4. stakeholder engagement strategies were broadened to include incentives;
  5. data collection strategies (e.g., survey) were revised in terms of content and wording; and,
  6. specific research questions were generated.

In addition, some researcher-stakeholder collaboration roles were formalized through members’ participation as grant co-applicants (n=3) or collaborators (n=3), through volunteering to be considered as potential study sites (n=5), or through membership on an Advisory Committee for project implementation (n=8).


Stakeholder Knowledge Exchange Preferences

Through this survey we sought information about stake-holder knowledge gathering practices and preferences to allow us to match our knowledge exchange activities to stakeholder preferences. Results revealed that workshops/presentations and discussions with colleagues were the most commonly used strategies for obtaining clinical information across both respondent groups (see Table 1). Similarly, workshops/presentations were the most commonly preferred method for receiving research-based knowledge and evidence, far outweighing any other strategies.

Table 1
Preferences for methods of obtaining clinical and research-based knowledge among service provider and consumer groups

Stakeholder Research Collaboration Preferences

We also sought to examine stakeholder preferences regarding models of researcher-stakeholder collaboration to inform efforts to work meaningfully with stakeholders. Table 2 shows responses to the question, “How can we best involve you and your organization in helping us to identify the most important research questions and the best approaches to use in future clinical research projects?” The most commonly endorsed service provider responses were surveys (67%) and focus groups (55%). Substantial involvement such as full research team membership was only endorsed by 11% of service providers, even though multiple responses were permitted. Among respondents from consumer-related organizations who responded to this item (n=12) surveys were the preferred option (50%) for being involved in research; full research team membership was endorsed by 25%.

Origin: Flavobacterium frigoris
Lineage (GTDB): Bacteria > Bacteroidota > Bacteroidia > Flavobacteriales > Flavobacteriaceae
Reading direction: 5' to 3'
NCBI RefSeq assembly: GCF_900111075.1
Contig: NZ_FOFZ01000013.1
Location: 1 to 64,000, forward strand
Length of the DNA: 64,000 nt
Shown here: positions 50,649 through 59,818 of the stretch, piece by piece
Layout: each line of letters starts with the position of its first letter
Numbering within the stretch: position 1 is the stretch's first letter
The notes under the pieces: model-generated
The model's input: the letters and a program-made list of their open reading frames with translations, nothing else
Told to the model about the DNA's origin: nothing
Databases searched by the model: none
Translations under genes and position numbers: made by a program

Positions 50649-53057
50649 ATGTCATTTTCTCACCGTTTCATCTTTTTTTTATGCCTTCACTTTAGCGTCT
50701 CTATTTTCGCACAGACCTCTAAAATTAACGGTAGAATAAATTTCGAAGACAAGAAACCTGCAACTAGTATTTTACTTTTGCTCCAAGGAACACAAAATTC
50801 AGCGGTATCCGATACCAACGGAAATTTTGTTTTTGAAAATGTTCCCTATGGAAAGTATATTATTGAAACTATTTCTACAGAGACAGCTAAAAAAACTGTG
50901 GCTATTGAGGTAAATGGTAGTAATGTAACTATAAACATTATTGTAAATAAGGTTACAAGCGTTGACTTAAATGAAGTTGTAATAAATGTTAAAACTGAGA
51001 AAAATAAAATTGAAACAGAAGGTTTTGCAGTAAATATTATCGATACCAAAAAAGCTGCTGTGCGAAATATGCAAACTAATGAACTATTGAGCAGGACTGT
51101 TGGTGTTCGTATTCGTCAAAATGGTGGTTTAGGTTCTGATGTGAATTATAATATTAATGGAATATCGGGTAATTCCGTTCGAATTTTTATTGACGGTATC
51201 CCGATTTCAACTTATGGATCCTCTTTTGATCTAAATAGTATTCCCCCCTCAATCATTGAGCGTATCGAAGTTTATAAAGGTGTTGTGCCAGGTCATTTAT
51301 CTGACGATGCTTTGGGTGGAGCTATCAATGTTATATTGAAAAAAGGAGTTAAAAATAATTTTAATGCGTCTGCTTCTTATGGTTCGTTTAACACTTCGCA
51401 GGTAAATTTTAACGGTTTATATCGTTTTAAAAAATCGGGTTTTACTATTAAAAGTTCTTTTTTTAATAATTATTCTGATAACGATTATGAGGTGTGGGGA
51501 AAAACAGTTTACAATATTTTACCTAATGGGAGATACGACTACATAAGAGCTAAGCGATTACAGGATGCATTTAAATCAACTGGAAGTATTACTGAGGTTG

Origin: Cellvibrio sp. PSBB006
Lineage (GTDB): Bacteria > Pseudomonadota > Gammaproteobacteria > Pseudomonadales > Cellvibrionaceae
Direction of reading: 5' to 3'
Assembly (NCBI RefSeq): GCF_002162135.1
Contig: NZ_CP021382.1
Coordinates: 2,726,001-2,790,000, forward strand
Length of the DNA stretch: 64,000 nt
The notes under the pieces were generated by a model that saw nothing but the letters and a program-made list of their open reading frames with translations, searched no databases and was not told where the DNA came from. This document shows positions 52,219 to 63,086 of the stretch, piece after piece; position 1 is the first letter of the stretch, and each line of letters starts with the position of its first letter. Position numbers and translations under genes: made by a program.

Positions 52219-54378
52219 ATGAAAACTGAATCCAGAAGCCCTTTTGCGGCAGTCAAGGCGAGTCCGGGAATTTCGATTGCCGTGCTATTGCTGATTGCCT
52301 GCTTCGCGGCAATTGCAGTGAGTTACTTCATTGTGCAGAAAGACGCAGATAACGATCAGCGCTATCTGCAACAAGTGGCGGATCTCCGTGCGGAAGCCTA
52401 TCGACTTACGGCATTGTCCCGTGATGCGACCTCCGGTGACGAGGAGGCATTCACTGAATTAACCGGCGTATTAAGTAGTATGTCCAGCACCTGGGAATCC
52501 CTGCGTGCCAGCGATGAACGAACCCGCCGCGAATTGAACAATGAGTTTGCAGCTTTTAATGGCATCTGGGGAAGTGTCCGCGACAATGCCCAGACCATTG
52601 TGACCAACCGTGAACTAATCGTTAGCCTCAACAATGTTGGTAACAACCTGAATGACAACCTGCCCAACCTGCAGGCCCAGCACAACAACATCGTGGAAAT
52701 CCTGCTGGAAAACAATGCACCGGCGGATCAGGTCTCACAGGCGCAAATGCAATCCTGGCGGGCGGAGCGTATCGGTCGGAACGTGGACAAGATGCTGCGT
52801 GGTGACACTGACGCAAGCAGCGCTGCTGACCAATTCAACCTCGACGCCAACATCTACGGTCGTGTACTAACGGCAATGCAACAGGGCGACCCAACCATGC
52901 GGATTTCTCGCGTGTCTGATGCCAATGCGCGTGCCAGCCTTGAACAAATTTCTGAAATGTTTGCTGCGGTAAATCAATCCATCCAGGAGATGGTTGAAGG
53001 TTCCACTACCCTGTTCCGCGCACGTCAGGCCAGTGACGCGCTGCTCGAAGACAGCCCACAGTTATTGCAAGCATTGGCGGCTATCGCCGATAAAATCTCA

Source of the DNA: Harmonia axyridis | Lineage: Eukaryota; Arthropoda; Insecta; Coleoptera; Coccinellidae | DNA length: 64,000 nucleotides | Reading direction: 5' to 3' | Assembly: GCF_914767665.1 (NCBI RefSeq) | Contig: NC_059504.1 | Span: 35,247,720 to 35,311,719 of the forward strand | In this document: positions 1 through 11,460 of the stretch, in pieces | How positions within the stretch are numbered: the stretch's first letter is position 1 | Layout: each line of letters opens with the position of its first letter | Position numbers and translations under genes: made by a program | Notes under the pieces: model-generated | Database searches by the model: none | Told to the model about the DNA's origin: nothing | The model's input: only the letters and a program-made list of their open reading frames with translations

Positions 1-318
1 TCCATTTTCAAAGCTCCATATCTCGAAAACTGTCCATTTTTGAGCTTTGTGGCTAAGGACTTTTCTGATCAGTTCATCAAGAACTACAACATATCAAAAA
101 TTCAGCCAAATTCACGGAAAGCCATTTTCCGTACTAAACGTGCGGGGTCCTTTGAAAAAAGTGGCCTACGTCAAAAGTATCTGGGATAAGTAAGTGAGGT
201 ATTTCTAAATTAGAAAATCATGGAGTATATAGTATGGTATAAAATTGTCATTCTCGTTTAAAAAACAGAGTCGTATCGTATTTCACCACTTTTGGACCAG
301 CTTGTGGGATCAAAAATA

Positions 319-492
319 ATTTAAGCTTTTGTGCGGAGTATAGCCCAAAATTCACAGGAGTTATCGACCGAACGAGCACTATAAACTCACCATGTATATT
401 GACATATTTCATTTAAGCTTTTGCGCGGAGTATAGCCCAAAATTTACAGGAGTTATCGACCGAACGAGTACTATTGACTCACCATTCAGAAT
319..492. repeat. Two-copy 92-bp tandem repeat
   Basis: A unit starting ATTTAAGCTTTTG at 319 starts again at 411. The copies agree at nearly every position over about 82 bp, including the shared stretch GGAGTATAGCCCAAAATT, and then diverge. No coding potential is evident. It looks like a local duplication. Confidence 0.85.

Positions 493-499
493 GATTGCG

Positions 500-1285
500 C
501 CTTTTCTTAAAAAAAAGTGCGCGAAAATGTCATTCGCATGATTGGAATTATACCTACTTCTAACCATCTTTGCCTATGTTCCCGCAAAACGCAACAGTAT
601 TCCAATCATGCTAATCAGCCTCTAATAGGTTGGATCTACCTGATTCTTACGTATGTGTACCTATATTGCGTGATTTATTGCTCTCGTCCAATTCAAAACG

Table 2
Preferences for methods of involvement in research

Stakeholder Research Agenda Perspectives

Table 3 summarizes responses from both service providers and consumer-related groups regarding the proposed research agenda. Both groups identified improving access, promoting the coordination or integration of services across service sectors, and enhancing youth and family engagement in services as the most important goals for the team’s proposed project. Indeed, 83% of the consumer respondents ranked improving how easily people can access services as the most important issue to address through this project. Among service provider respondents, improving access was also commonly chosen as the most important issue to address (58%), but overall there was greater variability in responses, with a number of topics rated as important.

Table 3
Opinions on the most important issues for the project to address

Consistent with these priorities, almost two thirds (63%) of service provider organizations reported that children and youth with clinically significant concurrent mental health and substance use concerns present for service at their agencies while only approximately half (55%) of those agencies, or 35% of all participating agencies, reported that they offer services to address these co-occurring concerns. Moreover, respondents who reported that youth with CD present to their agencies for service indicated that, on average, approximately 45% of their total volume of youth clients have clinically significant problems with both substance use and mental health concerns.